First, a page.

I assume you’re referring to the installation of WSL rather than cmdstanr?
Here’s an interim update:
I have now (finally) successfully installed WSL in order to reap the performance benefits described here. I don’t see much difference in fitting speed, at least not when using brms with its default backend in the following mock example:
x1 <- rnorm(200)
x2 <- rnorm(200)
y <- rbinom(200, 1, plogis(-0.5 + 1*x1))
d <- data.frame(x1, x2, y)
t0 <- Sys.time();summary(mod <- brm(y ~ x1 + x2, family = bernoulli, data = d, seed = 2022,
prior = prior(normal(0, 2.5), class = b) + prior(normal(0, 2.5), class = Intercept)));Sys.time()-t0
On my machine, the model takes between 38 and 63 seconds to fit in both Windows and WSL. There appears to be a lot of variability depending on compilation time. With real models, however, it’s probably sampling speed rather than compilation speed that matters, so the jury is still out.
A major problem is that I cannot make
beepr work from within WSL to notify me when models finish fitting. The library installs and loads correctly, but there’s no sound. I’ve installed the PulseAudio service as instructed here, and I’ve also installed the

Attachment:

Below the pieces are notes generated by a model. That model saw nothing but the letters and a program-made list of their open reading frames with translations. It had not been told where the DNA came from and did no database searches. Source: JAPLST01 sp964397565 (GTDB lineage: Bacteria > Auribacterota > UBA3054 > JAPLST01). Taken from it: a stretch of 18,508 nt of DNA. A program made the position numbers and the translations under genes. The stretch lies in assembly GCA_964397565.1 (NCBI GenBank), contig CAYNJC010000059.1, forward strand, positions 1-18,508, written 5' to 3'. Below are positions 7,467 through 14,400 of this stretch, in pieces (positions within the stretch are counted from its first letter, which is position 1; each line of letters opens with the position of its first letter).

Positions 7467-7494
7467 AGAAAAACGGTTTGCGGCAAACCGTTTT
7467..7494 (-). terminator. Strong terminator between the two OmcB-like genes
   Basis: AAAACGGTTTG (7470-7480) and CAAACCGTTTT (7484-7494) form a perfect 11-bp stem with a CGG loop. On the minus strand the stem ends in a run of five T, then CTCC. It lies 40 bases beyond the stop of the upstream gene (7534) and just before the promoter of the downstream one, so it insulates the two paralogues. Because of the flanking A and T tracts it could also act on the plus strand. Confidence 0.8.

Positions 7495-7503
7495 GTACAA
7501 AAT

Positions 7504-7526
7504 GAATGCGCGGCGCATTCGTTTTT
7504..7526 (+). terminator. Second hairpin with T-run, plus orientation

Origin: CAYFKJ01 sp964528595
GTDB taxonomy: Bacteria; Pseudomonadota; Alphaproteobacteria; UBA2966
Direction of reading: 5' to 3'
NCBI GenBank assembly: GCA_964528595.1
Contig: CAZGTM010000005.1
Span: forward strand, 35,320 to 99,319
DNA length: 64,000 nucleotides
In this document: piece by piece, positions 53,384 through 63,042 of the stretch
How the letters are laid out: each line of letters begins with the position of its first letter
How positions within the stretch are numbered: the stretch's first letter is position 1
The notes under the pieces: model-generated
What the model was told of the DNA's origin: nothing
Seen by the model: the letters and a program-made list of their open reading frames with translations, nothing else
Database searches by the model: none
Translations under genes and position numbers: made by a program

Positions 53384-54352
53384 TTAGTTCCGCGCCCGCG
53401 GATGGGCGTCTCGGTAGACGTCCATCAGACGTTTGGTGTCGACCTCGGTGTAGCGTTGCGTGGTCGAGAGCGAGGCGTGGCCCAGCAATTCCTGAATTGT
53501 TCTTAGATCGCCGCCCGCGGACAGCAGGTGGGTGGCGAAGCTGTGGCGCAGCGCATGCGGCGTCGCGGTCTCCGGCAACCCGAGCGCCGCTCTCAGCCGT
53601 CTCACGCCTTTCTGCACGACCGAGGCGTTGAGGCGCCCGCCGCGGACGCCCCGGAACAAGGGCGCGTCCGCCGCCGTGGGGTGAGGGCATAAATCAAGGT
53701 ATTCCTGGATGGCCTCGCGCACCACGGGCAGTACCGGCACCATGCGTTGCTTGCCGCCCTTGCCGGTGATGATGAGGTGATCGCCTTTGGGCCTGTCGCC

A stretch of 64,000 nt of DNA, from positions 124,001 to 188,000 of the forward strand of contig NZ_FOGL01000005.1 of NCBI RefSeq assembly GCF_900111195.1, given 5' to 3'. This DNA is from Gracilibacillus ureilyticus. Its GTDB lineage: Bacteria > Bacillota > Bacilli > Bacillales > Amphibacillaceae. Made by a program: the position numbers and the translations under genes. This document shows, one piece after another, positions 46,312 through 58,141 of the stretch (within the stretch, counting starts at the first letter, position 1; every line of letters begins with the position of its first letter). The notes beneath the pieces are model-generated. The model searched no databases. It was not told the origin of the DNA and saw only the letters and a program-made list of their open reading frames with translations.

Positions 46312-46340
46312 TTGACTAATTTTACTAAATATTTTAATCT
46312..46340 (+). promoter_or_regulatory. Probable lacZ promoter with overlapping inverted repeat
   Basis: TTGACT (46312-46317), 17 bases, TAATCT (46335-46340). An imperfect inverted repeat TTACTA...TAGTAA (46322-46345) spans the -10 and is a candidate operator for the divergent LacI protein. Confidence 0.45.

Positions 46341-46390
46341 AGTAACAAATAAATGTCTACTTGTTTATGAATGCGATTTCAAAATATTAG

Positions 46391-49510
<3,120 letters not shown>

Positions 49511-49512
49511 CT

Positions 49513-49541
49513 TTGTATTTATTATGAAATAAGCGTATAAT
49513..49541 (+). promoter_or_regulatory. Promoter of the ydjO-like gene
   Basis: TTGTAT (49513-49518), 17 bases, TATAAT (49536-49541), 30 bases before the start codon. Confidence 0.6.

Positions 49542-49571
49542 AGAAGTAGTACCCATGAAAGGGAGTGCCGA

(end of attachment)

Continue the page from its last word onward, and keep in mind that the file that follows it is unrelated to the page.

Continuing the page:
VLC Linux program as instructed in the documentation of beepr. I can’t even play .wavs from the command line. I get a whole bunch of error messages, including ALSA lib confmisc.c:767:(parse_card) cannot find card ‘0’ . But I guess this is the wrong forum for troubleshooting WSL audio issues.
Even with all these problems, however, it is still possible that WSL might offer a significant advantage over Windows. This is because in Windows, RStudio crashes after about once per four brms fits. If WSL turns out not to have this problem, it will still be an overall improvement. I’ll post further updates (perhaps in a whole new thread as Andrew suggests) once I know more.